Archive for the ‘Parenting’ Category

Wherein I am made teary-eyed by a stupid pop song

October 23, 2011

Yesterday Amelia, five years old, started singing a song in the car with great enthusiasm and volume—or part of a song anyway. Something about “light the light … something, something … the 4th of July.” It took me a bit to figure out that this was not one of the many official songs being taught in her kindergarten class but rather something she had learned from friends at recess. (Those of you more au courant vis a vis pop music may already have figured that out.) Her rendition was dramatic if somewhat mumbly. As we were at the end of the long day, I grouchily had to insist that if she must sing, she had to sing softer. She claimed, with some justification, that it really needed to be sung loud.

This morning she was at it again when I was within reach of a computer so I was able to google up the actual song which turns out to be “Firework” by Katy Perry. Soon I had a video of the song going while she sat, enthralled, trying to master the lyrics of the chorus. Even little Tabby, sixteen months old, seemed to be joining in on the “oh-oh-oh” parts.

Now, this is not great music. I know that. The lyrics don’t really bear up under even cursory analysis. But the theme is at least something I can get behind, especially as a father—don’t be afraid, be yourself, show the world what you can do. And the chorus does build musically, the melody stepping slowly—almost one note per measure—up the scale over pulsing strings and a slow crescendo that leaves Perry belting out the key line, “baby you’re a firework” over a driving drum machine beat.

For whatever reason, something about the whole scene—the heartstring-tugging musical effects, Amelia’s little-girl-growing-up interest in her first pop song, and the fact that this is no doubt just the first of many interests, infatuations, and obsessions she’s going to bring home from the world outside—kept getting me all choked up.


The Power of Pink

February 9, 2010

I recently read a great book Pink Brain, Blue Brain by Lise Eliot about the differences between boys and girls. Subtitled, “How Small Differences Grow Into Troublesome Gaps – And What We Can Do About It”, the book’s basic thesis is that there are some statistically significant biological differences between boys’ and girls’ brains but not so many nor as significant as is often made out. Rather, cultural influences act to magnify the differences that are there to make older boys and girls, and eventually men and women, quite different. Thus an initial biological seed can be reinforced by culture to produce a powerful effect.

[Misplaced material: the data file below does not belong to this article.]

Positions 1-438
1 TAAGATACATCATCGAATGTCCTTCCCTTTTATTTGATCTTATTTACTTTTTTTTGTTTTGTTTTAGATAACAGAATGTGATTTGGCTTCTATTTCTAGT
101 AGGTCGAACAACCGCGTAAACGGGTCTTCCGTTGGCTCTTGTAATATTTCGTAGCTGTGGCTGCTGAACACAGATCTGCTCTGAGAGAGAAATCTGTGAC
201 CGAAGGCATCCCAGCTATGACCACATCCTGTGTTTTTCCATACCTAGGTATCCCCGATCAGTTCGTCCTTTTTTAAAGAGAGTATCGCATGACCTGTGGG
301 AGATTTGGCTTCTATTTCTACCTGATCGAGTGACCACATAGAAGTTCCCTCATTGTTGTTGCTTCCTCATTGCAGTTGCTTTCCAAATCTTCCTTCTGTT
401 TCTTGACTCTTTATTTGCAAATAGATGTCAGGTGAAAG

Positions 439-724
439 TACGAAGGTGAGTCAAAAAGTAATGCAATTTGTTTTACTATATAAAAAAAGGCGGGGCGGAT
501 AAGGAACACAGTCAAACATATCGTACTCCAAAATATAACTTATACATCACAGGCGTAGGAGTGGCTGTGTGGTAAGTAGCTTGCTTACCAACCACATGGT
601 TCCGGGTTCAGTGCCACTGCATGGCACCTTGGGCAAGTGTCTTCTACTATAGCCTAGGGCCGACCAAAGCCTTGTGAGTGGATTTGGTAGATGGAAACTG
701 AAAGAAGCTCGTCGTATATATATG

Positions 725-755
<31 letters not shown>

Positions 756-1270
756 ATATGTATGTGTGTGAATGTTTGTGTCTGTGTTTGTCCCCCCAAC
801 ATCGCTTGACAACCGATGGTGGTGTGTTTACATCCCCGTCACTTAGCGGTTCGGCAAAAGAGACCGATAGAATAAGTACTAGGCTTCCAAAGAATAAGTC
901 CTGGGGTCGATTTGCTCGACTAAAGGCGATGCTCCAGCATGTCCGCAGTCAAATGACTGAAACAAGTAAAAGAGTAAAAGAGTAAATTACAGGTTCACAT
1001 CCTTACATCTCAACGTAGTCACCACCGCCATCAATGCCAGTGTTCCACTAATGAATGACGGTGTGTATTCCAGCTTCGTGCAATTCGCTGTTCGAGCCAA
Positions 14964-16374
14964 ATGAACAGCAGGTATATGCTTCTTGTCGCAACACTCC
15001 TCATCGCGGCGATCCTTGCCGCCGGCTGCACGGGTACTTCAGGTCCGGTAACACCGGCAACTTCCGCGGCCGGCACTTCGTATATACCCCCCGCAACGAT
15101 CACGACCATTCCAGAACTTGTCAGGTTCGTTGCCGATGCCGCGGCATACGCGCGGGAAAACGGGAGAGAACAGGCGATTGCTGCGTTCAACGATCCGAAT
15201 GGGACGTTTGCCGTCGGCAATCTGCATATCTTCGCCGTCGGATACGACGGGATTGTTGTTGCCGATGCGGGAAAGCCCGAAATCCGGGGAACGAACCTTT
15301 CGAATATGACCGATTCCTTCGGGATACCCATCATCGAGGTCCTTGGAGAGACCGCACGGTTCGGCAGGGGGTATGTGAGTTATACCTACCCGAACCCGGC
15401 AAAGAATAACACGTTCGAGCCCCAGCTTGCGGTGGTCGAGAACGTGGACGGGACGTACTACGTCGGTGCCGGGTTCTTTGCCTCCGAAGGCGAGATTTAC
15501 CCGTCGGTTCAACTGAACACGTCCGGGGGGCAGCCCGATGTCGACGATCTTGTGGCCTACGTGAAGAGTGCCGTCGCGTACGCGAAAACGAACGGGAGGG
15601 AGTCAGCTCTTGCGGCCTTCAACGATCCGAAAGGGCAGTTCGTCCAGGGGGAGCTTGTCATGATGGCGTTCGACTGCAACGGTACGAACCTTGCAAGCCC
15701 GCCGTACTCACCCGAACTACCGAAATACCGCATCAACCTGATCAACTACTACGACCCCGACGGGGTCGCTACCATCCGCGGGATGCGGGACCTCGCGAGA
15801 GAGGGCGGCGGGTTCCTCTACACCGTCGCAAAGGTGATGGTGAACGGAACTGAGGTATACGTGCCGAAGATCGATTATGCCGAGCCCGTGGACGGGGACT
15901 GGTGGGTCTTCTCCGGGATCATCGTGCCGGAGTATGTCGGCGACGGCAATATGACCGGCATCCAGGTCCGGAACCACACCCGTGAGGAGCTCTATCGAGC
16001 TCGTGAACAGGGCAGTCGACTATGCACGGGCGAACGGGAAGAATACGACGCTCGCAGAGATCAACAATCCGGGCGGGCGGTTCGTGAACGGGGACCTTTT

For instance, according to Eliot, one of the most statistically significant differences between the sexes is toy preference – starting around their first birthday kids start identifying toys and “for girls” and “for boys” and by the time they’re three they, statistically speaking, strongly prefer to play with the toys that are “for” their sex. (Of course some kids cross the gender line regularly and most kids will occasionally. But it’s a strong effect; much stronger than the frequently touted differences in verbal or mechanical ability.) The development of these preferences seems to be neither completely hardwired nor completely cultural. But it is strong.

I experienced this first hand the other day when I went to buy my three-year-old daughter Amelia some roller skates at Target. The had three kinds, a set of “princess” skates in pink and purple and decorated with pictures of princesses, a set of purple Dora the Explorer skates, and finally a set of red skates modeled after the main character from the Pixar movie Cars. I suggested the Cars skates, since Amelia loved the movie and had been quite excited to see some Cars toys earlier on our trip through the store. But she immediately countered with a request for the Dora skates because “the Cars skates are for boys and these are for girls.” I tried for a bit to remind her how much she liked the movie but there was no changing her mind. And I didn’t want to linger too long lest she notice the truly ghastly princess skates.

On the other hand, there is still some wiggle room. Today I got a package of hand exercisers from Iron Mind, a company that makes serious strength training tools for hardcore muscle heads. These grippers, part of the “Captains of Crush” line, are knurled metal and the ones I got, which require 167.5 and 195 pounds of pressure to close, are only the middle of the line by difficulty. So serious manly exercise equipment, right? Not so fast. Along with the full-sized grippers, I also got a stubby gripper intended for exercising the thumb and one finger at a time, which is just about the right size to be a full-size gripper for Amelia. She was instantly drawn to it, trying to squeeze it closed with both hands. “I’m going to be the strongest kid in the world,” she said. “This is my princess gripper.”

I wonder if Iron Mind would consider making Captains of Crush in sparkly pink?